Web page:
I don’t tell you this to burst your bubble or make you lose hope. On the contrary, I believe that the more reality we have when it comes to our health and our bodies the better we arm ourselves for the battle ahead!  

My only goal is to help people love themselves healthy. Love your body RIGHT NOW  AS IT IS, and the rest will come.  You can’t hate yourself into good health. Furthermore, even if you are in perfect physical health now, hating your body is the furthest away from complete health as you can get.

common myths about body positivity

The Dangers of Yo-Yo Diets

We talked about all the studies showing how being overweight can harm your health right? Well guess what, so can dieting! Yep, that’s right, all the same problems you could be at risk for just for being overweight you can also be at risk for when you diet.

According to an article over at Healthline.com; Yo-yo dieting can increase your body fat percentage at the expense of muscle mass and strength, and can cause fatty liver, high blood pressure, diabetes, and heart disease.”

Does that mean its all hopeless? Not at all.  It just means that diets don’t work. Restrictive diets just cause you to binge and cause emotional trauma.  What this means is that finding balance, and trust within your relationship with food is how you break the cycle. 

Quick recap because I threw a lot of information at you. When it comes to the common myths about body positivity, there seem to be two major ones in the field of health:  

  1. All fat people are unhealthy (not true!)
  2. Accepting your full-figured body now means you don’t have to worry about health anymore. (again, not true)

Learning to love and accept your body means being honest with yourself about your body and it’s health.  No being overweight doesn’t make you unhealthy. Equally as important, accepting your body as it is today, doesn’t mean you’ve given up on your health. 

The Bottom Line

There are so many common myths about body positivity. They can create false ideals of what being truly body positive is.  Hopefully, this helped clear up some of the bigger ones.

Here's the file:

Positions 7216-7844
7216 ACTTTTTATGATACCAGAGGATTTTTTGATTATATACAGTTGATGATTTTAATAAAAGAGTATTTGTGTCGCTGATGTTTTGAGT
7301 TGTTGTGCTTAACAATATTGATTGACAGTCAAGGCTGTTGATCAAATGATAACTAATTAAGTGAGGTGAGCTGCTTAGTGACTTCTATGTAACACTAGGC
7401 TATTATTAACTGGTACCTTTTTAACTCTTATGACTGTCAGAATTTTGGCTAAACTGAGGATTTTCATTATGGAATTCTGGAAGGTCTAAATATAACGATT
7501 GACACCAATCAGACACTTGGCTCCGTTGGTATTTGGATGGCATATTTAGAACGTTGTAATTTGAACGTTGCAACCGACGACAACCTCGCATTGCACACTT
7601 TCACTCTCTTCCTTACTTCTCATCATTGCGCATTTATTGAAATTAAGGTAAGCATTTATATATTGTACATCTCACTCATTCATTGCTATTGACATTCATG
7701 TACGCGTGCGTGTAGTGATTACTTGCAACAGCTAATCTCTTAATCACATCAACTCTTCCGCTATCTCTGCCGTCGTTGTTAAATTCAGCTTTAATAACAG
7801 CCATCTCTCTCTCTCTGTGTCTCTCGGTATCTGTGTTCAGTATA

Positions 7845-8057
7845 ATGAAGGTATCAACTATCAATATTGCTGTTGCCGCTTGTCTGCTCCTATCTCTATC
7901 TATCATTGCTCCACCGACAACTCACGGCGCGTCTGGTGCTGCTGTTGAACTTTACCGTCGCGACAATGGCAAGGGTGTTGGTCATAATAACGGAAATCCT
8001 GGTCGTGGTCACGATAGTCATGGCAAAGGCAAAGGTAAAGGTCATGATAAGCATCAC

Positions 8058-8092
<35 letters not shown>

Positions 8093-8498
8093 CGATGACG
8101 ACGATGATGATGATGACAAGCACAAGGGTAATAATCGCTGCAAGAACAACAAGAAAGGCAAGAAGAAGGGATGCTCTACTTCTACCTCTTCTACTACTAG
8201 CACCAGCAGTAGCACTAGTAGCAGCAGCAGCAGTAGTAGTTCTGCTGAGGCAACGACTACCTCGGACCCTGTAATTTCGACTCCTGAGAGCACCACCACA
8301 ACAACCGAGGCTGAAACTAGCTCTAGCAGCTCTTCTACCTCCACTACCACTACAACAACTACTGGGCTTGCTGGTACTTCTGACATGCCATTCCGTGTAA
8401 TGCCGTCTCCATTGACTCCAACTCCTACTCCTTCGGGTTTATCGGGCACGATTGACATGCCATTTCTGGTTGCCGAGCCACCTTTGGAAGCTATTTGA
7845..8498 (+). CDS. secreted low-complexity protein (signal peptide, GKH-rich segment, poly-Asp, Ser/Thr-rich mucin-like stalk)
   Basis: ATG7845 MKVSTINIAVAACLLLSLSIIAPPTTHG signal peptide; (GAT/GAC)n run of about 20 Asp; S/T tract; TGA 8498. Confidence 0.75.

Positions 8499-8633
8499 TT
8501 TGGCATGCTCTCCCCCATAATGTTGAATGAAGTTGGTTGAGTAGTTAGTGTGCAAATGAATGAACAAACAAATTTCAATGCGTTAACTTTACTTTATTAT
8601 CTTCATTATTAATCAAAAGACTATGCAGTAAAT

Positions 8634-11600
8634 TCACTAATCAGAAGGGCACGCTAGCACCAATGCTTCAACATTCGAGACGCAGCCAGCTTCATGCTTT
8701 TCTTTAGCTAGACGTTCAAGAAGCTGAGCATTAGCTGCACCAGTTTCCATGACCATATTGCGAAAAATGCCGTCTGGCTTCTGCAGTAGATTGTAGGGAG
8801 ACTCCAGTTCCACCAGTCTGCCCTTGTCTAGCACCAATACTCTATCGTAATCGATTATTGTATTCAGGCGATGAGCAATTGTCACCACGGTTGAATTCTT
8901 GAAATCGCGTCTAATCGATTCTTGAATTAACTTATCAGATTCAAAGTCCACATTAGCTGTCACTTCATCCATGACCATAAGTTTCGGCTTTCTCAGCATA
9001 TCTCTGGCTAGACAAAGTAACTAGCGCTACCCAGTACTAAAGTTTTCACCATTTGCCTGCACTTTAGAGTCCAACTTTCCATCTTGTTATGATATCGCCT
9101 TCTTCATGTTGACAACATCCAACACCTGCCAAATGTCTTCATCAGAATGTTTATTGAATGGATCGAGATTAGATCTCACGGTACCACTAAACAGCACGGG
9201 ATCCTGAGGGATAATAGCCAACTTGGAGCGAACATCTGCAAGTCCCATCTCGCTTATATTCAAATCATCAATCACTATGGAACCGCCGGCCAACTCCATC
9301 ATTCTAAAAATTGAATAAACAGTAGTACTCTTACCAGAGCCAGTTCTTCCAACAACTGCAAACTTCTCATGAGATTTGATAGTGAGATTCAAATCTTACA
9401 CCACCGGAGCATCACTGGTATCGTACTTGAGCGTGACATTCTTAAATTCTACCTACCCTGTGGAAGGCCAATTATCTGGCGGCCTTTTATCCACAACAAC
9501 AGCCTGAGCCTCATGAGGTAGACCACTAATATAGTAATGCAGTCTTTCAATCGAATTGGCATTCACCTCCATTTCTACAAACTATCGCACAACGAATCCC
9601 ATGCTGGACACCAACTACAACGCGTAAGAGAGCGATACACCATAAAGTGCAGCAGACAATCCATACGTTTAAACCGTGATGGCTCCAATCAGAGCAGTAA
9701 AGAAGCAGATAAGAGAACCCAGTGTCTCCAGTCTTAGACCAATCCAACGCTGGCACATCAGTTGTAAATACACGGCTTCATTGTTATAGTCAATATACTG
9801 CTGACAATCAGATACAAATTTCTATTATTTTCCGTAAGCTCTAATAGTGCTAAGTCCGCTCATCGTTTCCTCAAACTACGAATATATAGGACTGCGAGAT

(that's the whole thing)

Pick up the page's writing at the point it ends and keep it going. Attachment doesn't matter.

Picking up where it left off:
When you start to accept who you are, and feel positive about your body you will feel a shift in your life.  The judgments of others will have less sting, you will begin to understand true freedom and empowerment.  The best part is the love for yourself will grow in leaps and bounds.   

Shedding the darkness that comes from constant body hate is liberating.  Just remember to dose this newfound freedom with honesty and you will find yourself living the life you’ve only imagined. Be honest in your expectations of self and remember that you won’t always feel positive about your body and that is OKAY! Rely on your loving affirmations to boost you up on the low days. Most importantly, have honesty checks with your health and goals whatever they may be.  Lastly, set standards on how you want to be treated, you are not just your body, and society doesn’t get to dictate how you are treated because of that beautiful body. 

You are worthy of every wonderful thing this world has to offer. You were not made to accept anything less just because of the body you live in.

Next week I will be talking about the difference of being plus-sized in your 20’s vs your 40s.  How the mind and body change as you mature!  Until then stay safe and remember you are not alone!

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2 Comments

  1. Alita Pacio

    This is the message I want Japanese society to know and understand. Here, large sizes equate laziness and unhealthy which is so not true. There is so much value in this post and I can resonate. I love the message. Thank you for sharing

    Reply
    • Amber

      I appreciate this comment. It is so hard sometimes to not fall into the trap of believing as a bigger person you are what society tells you that you are. It takes work to understand that loving your body, accepting it, does not mean you have given up on it!

      Reply

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Amber

Tired of battling low self-esteem, zero self-worth, and an emotional eating addiction, Amber created Amberable to share her journey with those who may be struggling. Hoping to empower, inspire and heal others like herself